Bike is also available on iPad and Android

Enjoy Bike magazine in its full digital glory, on phones and tablets everywhere. Videos include: Yamaha Tracer 700 and mind-warping footage of a very powerful Suzuki GT200 X5.

unique numbers making them a very special bike back then. I still have mine after twenty years, 27th of the first 100 Kevlar Series. Neil Dunham, email Kevlar. Whooooooo – MG

Done. We have been for that. Everybody can write down how many grams this or that part has gotten lighter and slimmer, but it requires a special eye and pen to write about this very important social aspect. Now, I’ve got some remarks related to the July 2016 issue (how do you do it? I got my copy in May!) The Yamaha MT-10: it is ugly indeed. It looks quite like my old VFR without the plastics. Bits and pieces everywhere, no coherent design, no clear lines. But I finally found out where the designers got their inspiration – the Transformer movies. And yes, I do think that this is not the way to go . Paul D’Hooge, Belgium So you don’t think it is the way to go. We’re sending you a special pen by way of thanks – MG

For the love of Lavs In response to the Long live the Lavs letter (Bike, May 2016). I totally agree with Tony Sinclair about the mid-nineties Laverda 650 Sport. The 650 Sport came with the latest design features, many being used today, but without the characterful (read alarming unless using earplugs) Italian engine rattle. However, unlike the plain, heavy and under-specified Japanese 600s of the time you could get a test ride from the Laverda dealers who were happy to provide day long test rides on their bikes. This was in contradiction to the unhelpful and suspicious Japanese bike dealers of the time, and the Ducatis you could not get for love nor money. These Laverdas came with limited edition badges showing

I love Bike. Well-written, intelligent, insightful and often humorous. But here’s the thing. As a copywriter, grammatical pedant and resident of Northern Ireland, where ‘I seen…’ and ‘I done…’ seem to be an accepted part of our national speech pattern, I’m alarmed to see standards slip on the hallowed pages of your magazine. I refer to page 31 of the August edition, where your pillion editor, Sara Mattick, ‘Done over 1000 miles on the back of these bikes for this test’. Alan Morrow, email Spotted. You done good Alan – MG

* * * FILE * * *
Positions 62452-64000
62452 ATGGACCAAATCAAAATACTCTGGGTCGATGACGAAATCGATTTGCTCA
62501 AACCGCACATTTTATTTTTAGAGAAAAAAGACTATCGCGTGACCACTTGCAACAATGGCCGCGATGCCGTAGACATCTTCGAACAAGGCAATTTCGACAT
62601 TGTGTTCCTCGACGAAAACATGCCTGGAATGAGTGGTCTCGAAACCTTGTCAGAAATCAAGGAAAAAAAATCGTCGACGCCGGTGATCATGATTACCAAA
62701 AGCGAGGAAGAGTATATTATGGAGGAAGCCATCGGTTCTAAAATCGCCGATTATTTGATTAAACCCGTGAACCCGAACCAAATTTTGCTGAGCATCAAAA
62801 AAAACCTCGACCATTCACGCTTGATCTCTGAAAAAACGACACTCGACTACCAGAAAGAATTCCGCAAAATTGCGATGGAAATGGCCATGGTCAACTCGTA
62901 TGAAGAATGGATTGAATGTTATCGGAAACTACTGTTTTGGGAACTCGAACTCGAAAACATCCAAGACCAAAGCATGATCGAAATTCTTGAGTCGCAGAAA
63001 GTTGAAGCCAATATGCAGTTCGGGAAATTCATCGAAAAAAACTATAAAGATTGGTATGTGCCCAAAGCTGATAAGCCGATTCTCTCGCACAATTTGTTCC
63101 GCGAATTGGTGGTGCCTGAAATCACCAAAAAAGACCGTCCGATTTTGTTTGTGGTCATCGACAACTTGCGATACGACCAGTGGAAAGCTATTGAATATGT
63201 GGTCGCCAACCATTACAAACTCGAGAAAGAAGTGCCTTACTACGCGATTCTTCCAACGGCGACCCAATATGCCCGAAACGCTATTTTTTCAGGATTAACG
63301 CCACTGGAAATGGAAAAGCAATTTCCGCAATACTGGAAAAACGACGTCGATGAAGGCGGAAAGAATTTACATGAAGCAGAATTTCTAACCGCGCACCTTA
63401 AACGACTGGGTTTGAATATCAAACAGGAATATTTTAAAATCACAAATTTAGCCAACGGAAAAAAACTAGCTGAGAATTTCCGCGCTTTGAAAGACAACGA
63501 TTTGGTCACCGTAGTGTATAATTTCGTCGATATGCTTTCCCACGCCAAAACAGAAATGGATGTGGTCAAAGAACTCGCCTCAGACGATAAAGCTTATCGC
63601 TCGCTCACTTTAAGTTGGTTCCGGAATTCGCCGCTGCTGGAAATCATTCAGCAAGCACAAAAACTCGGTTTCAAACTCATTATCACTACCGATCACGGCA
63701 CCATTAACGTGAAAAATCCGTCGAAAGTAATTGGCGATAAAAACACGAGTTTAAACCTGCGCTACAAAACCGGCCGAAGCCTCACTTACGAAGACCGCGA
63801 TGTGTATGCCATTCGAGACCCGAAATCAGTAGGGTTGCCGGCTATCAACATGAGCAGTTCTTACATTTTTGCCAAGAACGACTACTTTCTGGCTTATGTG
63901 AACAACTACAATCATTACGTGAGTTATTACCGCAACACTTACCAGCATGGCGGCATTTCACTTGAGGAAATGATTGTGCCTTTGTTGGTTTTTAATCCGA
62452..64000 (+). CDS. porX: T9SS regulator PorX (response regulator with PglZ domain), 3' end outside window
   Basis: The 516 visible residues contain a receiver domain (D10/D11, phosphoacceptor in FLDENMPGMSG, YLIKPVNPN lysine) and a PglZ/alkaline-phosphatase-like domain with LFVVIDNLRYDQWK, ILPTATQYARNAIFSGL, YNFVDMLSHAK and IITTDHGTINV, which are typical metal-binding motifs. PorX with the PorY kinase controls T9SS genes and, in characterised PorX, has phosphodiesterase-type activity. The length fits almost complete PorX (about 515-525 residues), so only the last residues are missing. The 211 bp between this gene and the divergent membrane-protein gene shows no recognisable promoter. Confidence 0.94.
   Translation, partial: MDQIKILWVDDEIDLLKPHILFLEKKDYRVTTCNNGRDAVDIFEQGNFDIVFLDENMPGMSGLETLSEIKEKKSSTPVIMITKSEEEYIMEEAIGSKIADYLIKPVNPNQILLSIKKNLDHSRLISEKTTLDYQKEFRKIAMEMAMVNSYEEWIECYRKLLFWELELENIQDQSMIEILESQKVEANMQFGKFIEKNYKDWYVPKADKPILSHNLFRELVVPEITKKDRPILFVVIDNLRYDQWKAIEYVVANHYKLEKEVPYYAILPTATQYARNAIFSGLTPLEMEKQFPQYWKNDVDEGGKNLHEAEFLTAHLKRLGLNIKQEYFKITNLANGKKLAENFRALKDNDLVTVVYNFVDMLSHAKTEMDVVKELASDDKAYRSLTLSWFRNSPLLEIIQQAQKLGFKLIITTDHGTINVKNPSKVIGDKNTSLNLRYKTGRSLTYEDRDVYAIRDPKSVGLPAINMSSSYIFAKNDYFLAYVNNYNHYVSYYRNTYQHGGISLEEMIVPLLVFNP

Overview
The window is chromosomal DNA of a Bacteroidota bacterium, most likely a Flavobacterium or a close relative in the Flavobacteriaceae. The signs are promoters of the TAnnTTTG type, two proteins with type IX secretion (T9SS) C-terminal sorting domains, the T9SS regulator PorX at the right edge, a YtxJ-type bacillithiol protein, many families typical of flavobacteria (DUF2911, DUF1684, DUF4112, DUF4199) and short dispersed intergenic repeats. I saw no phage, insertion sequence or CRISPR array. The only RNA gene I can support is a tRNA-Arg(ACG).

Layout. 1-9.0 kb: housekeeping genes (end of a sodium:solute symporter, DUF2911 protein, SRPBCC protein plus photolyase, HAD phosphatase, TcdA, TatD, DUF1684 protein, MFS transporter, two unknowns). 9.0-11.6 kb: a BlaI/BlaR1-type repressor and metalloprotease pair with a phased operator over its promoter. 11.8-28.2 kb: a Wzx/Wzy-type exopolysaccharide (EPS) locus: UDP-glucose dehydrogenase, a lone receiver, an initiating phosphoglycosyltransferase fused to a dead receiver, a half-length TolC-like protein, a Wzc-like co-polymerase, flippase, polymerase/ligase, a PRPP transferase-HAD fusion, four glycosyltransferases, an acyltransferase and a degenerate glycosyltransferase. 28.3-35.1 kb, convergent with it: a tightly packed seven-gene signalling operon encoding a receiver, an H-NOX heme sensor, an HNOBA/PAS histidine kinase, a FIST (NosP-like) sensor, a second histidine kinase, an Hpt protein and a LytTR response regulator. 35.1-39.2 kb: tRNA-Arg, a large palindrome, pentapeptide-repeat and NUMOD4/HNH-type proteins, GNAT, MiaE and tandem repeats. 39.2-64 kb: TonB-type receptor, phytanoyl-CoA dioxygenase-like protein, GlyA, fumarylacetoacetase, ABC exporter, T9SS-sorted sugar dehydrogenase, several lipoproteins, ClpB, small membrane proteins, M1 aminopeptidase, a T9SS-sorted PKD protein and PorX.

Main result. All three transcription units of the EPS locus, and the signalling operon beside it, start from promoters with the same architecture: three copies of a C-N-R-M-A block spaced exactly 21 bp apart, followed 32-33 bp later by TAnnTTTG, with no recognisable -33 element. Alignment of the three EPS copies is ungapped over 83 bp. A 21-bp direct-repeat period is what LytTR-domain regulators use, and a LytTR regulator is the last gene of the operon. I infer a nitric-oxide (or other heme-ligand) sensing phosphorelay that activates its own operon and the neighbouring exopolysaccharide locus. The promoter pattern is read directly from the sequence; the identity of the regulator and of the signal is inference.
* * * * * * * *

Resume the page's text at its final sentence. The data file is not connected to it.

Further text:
Roadshow (Series 8, Episode 8) reads ‘Police in Conwy, North Wales, are clamping down on motorcyclists risking their lives.’ This may well be true, but it is totally misleading when it comes to the actual content of the programme. The programme contained one small section of a single motorcyclist having been pulled over for ‘odd behaviour’ (he was rolling from side to side – to ‘warm his tyres’), but who was not speeding. The programme spent much more time on the speeding, witnessed and filmed by the police, of three high powered cars as well as talking to a group of youths that had been seen, but not ‘clocked’, driving above the limit. Yet after all this the BBC decide to highlight motorcyclists as the wrong doers. Maybe you’d like to ask them just what the hell they’re playing at? Tony Moran, Galway, Ireland

No one likes us What have the BBC against bikes? On the BBC iplayer schedule today (13 June 2016) the précis for Crimewatch

Then again maybe not. It’s only the BBC. And let’s face it no one in this country watches their rubbish any more – MG

One day son, all this will be yours. And it is

Unprovoked assault Today, a driver tried to squeeze me off the road (fast A-road; little traffic, summer sunshine). Having observed his body and head movement I have not 1% doubt this was a deliberate and calculated action; not a mistake or a SMIDSY. There was no previous between parties, no provocative behaviour and I’ve never seen him before. Simply a driver I was trying to pass in mid-morning light traffic. I am a retired police officer and clearly this incident could easily have had very serious or fatal consequences for me, but for my swift reactions and training. I haven’t reported this, nor will I be so doing. I know it would result in no enquiry, no consequences for the driver and some wastage of my own time. CPS would demand a witness, to enable any serious enquiry, if I even got past a civilian phone operator, in itself unlikely. Due to being busy staying alive I missed getting details of the vehicles around me. Others would take the matter into their own hands. The justice system is now as good as encouraging that in my view. If this is the state of ‘ justice’ in 2016, something has gone very badly wrong. Needless to say I’m buying a headcam. Be careful out there. I was lucky and fast reacting enough to come away unscathed. Todd Wilkeson, email